Tester recently penned a letter to David Weissman at the National Institute for Occupational Safety and Health, the oversight agency for mining health and safety research.
NIOSH is currently working to update its equipment standards for black lung screenings across the US that may phase out film X-rays in favor of digital exams.
The Coal Workers' Health Surveillance program, administered by NIOSH, sought comment on the proposal earlier this year but has not since announced any outcomes from that open forum.
“The current standards specify requirements that permit the use of film-based radiography systems only; proposed amendments would retain those standards (with minor modifications that reflect more commonly used terms) and add a parallel set of standards to specify requirements that would permit the use of digital radiography systems,” NIOSH said in its January documentation.
“An additional proposed amendment would require coal mine operators to provide NIOSH with employee rosters to assist the program in improving participation by miners.”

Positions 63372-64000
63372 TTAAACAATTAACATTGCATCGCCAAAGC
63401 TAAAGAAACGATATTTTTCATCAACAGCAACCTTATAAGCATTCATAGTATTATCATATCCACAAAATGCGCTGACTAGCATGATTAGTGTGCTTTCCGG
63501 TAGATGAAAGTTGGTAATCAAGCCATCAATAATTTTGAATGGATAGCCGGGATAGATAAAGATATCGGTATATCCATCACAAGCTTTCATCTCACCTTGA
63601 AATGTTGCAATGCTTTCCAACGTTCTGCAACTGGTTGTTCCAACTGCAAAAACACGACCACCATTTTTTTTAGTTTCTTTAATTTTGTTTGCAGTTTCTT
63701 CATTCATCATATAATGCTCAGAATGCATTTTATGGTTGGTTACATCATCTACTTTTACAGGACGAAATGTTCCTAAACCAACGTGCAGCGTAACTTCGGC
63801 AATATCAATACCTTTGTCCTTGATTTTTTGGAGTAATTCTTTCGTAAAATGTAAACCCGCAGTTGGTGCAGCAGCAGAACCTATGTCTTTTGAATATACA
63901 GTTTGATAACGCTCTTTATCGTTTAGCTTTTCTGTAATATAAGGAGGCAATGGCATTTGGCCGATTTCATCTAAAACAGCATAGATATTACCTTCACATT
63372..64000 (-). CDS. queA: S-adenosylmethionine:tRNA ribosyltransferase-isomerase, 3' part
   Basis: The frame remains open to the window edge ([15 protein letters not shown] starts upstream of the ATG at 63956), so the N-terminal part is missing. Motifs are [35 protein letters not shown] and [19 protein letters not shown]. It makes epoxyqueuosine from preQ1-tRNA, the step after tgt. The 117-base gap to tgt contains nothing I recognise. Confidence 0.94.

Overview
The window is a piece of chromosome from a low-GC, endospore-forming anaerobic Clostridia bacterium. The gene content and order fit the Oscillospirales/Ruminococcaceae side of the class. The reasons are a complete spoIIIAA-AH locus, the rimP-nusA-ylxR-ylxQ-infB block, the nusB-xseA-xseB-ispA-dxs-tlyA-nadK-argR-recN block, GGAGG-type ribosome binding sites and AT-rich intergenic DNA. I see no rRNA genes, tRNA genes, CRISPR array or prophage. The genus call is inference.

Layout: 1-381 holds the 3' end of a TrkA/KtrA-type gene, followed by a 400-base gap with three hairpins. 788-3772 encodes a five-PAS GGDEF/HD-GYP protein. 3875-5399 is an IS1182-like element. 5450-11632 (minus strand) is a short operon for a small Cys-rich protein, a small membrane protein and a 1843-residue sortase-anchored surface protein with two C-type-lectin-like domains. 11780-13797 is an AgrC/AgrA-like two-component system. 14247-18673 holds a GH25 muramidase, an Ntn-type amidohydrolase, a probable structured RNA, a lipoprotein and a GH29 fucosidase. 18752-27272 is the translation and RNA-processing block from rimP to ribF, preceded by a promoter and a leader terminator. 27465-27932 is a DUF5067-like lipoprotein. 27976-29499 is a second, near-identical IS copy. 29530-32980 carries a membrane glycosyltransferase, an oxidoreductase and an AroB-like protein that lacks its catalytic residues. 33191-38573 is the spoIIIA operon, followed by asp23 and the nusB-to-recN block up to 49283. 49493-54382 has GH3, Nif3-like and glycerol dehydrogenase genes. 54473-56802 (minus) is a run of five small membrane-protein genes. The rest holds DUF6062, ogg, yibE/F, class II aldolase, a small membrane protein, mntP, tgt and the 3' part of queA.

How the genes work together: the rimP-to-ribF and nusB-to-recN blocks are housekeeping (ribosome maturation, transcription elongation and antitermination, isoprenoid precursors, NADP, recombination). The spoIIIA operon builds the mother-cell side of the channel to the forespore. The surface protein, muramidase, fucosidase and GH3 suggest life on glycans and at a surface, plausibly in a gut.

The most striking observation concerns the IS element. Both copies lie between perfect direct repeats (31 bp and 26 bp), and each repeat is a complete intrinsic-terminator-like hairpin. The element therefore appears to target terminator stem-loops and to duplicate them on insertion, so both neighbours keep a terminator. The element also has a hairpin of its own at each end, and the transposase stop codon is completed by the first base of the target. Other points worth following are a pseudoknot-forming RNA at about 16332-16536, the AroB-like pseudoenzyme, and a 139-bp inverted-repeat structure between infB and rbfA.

Tester said despite precautions, black lung continued to be a serious occupational health risk for coal workers and was urging quick adoption of the proposal.
“We owe it to these workers to educate them effectively about ways to reduce their occupational risks, provide proper and timely medical examinations and assist them in filing and pursuing black lung claims,” he told Weissman.
“There are providers in Montana ready and eager to become certified screeners but who no longer have film radiography devices.
“Your prompt action to amend the specifications to allow for the use of digital radiography can provide immediate access to appropriate screening and follow-up for those hard-working coal miners with black lung disease.”